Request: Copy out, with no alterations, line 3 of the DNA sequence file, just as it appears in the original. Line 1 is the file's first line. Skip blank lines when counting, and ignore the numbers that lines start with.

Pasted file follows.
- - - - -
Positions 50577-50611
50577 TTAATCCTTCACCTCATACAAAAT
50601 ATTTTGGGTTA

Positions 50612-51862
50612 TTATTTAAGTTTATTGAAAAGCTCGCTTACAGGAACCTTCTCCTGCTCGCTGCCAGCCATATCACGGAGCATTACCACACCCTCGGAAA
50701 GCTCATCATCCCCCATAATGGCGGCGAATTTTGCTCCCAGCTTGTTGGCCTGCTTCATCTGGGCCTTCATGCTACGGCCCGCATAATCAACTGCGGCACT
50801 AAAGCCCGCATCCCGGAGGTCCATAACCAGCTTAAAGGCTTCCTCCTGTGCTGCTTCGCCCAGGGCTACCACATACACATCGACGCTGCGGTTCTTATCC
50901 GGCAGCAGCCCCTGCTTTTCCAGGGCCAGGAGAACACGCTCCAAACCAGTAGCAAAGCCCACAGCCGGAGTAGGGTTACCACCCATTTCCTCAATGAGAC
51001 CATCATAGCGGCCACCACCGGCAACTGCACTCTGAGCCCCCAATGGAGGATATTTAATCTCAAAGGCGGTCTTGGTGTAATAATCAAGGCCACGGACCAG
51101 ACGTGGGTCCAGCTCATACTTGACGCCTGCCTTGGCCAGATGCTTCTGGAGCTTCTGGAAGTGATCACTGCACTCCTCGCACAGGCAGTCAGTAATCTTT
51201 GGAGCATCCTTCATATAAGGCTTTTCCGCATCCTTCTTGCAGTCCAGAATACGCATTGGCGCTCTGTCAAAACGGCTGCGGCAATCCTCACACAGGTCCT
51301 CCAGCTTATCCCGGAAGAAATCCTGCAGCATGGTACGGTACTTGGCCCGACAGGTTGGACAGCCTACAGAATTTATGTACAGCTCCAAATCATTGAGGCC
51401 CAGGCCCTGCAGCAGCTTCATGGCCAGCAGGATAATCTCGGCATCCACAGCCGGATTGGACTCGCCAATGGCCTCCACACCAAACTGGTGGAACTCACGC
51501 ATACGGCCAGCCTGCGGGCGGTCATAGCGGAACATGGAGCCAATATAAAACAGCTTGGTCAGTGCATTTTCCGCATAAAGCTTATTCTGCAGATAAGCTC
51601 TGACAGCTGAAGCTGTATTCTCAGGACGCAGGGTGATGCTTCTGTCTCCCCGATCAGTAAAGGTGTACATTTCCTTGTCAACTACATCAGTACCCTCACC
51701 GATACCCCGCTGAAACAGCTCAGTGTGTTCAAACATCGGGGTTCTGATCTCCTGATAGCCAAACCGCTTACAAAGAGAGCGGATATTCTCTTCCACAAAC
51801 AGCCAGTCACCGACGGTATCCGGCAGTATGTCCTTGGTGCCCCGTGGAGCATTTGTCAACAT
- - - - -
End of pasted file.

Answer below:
50601 ATTTTGGGTTA